Attitude is Everything If You Are in a Wheelchair Or Not
Whether you have some kind of physical disability or not, traveling requires patience. Taking yourself out of your normal surroundings and into the hands of others opens up possibilities for potential discomfort. Even if you plan for months on end there are aspects of traveling that remain out of your control. However, what you do always have control over is your attitude. An American philosopher, Ralph Waldo Emerson, put it best when he said, “though we travel the world over to find the beautiful, we must carry it with us, or we find it not.” What a shame it would be if you were at one of the Seven Wonders of the World and unable to appreciate its grandeur because your mind is focused on an ignorant comment someone made hours before. You have spent time and money planning this moment and you are stuck in the past. Look around you; be in the moment of now.
Try to never give a negative comment a second thought. The truth is that no one knows everything; truth is all relative and we all have an “ignorant” aspect about ourselves. Even if a question or a comment comes from the heart, it can be still be misinterpreted in a negative way and you may be labeled by someone as “ignorant.” Always try to act in love and do not worry about how others interpret your actions. You must feel you had the best intentions, nothing more. With such an eagle-eye perspective you will be able to communicate with anyone freely knowing you came from the heart.
Being physically disabled can feel like a spotlight is following you, highlighting where you are different from the able-bodied people. For those with a spinal cord injury (SCI), some encounters with the walking can be quite perplexing. This I have found quite true with many paraplegics who have also been in situations where strangers make a comment on how they do not look as though they need a wheelchair. “No I am just lazy.” Wonderfully, curious children often boldly ask, “Why are you in a wheelchair?” To be honest, there was a period in my life where I was annoyed with such inquires and found them rude. However, I now feel that such interactions are opportunities to teach people about SCIs; fill a mind with answers rather than assumptions.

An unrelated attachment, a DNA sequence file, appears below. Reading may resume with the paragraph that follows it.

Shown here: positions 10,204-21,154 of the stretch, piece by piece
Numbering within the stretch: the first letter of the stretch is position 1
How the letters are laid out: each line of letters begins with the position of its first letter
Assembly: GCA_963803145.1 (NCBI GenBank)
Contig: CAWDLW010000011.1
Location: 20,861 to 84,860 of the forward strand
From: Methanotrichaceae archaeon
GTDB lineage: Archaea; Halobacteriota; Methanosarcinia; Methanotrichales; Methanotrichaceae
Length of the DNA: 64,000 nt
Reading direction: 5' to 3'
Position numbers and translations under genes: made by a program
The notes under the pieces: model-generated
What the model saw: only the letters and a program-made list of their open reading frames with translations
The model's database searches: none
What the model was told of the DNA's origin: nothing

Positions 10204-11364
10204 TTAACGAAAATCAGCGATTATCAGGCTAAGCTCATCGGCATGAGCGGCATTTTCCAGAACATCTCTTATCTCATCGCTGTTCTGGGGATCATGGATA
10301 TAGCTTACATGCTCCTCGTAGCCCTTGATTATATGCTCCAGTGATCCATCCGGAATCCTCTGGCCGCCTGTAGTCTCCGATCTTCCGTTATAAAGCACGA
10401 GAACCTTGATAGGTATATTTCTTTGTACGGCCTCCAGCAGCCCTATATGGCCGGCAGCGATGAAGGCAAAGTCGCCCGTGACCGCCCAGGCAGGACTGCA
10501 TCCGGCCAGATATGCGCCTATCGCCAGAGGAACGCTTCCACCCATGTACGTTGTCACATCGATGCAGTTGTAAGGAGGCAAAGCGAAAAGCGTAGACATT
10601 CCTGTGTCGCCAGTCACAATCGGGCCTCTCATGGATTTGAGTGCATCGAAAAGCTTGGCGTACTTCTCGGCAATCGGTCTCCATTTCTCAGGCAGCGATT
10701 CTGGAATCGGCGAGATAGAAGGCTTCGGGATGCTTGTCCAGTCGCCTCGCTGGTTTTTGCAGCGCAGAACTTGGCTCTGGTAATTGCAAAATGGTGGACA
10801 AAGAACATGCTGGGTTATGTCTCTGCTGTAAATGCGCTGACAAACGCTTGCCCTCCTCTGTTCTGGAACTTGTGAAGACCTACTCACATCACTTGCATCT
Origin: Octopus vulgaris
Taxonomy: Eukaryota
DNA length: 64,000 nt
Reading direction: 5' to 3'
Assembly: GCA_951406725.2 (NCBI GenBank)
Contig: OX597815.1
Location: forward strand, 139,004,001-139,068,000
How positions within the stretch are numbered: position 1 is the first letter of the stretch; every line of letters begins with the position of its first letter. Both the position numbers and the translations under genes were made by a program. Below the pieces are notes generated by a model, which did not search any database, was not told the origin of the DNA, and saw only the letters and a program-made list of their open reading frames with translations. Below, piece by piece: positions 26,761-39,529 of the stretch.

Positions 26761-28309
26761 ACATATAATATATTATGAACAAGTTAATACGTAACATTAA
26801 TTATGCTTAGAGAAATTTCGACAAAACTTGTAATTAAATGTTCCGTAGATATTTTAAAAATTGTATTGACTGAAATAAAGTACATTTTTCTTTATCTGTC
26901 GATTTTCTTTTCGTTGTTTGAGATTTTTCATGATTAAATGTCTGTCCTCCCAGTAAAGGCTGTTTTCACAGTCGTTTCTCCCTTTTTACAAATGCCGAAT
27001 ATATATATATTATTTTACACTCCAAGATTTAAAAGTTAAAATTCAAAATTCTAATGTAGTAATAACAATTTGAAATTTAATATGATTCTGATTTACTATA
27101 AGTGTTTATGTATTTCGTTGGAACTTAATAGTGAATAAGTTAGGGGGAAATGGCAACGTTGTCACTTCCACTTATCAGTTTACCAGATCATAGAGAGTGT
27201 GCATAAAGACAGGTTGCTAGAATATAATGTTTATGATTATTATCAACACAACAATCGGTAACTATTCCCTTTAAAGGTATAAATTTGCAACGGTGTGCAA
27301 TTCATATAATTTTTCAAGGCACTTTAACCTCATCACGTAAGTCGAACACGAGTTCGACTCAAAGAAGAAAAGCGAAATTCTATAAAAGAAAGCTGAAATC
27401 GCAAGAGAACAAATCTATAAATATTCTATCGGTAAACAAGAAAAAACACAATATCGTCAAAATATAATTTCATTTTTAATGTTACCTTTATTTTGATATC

When traveling, a physical obstacle or person could stop a part of you from being totally in the moment; don’t let it. Let whatever the small imperfection to be a part of the moment; perfection is made up of imperfect elements. Or better yet, use the imperfect barrier as a means to create a whole new moment. For example, you are on a train in a foreign country and plan to stop at a station that is labeled as being wheelchair accessible. However, when you get off you realize that the elevator you need is broken. Instead of rerouting your whole day, simply get help if possible. I value my independence the same as the next person with a SCI but have found great joy in the random interactions with strangers, in which I “play the victim;” only I think of it as “damsel in distress.” Some will walk right past you, pretending not to see you, but there are plenty out there whose hearts are open and will ask “do you need some help?” We all need a little help sometimes, and while exploring unknown lands it is just as much a part of the adventure to accept the kindness of strangers. No matter your religion, angles or guardians are all around you and sometimes they speak through us walking or rolling beings.
Traveling with patience is traveling an open heart. Welcome it all; laugh at the most frustrating of circumstances and use the need for help to your advantage. This will allow you to experience something unexpected, something unplanned, which is a gem of traveling. Why else are you traveling but to experience something different? Be totally open to whatever may occur. Expect nothing to be as it is and it will be all you need it to be.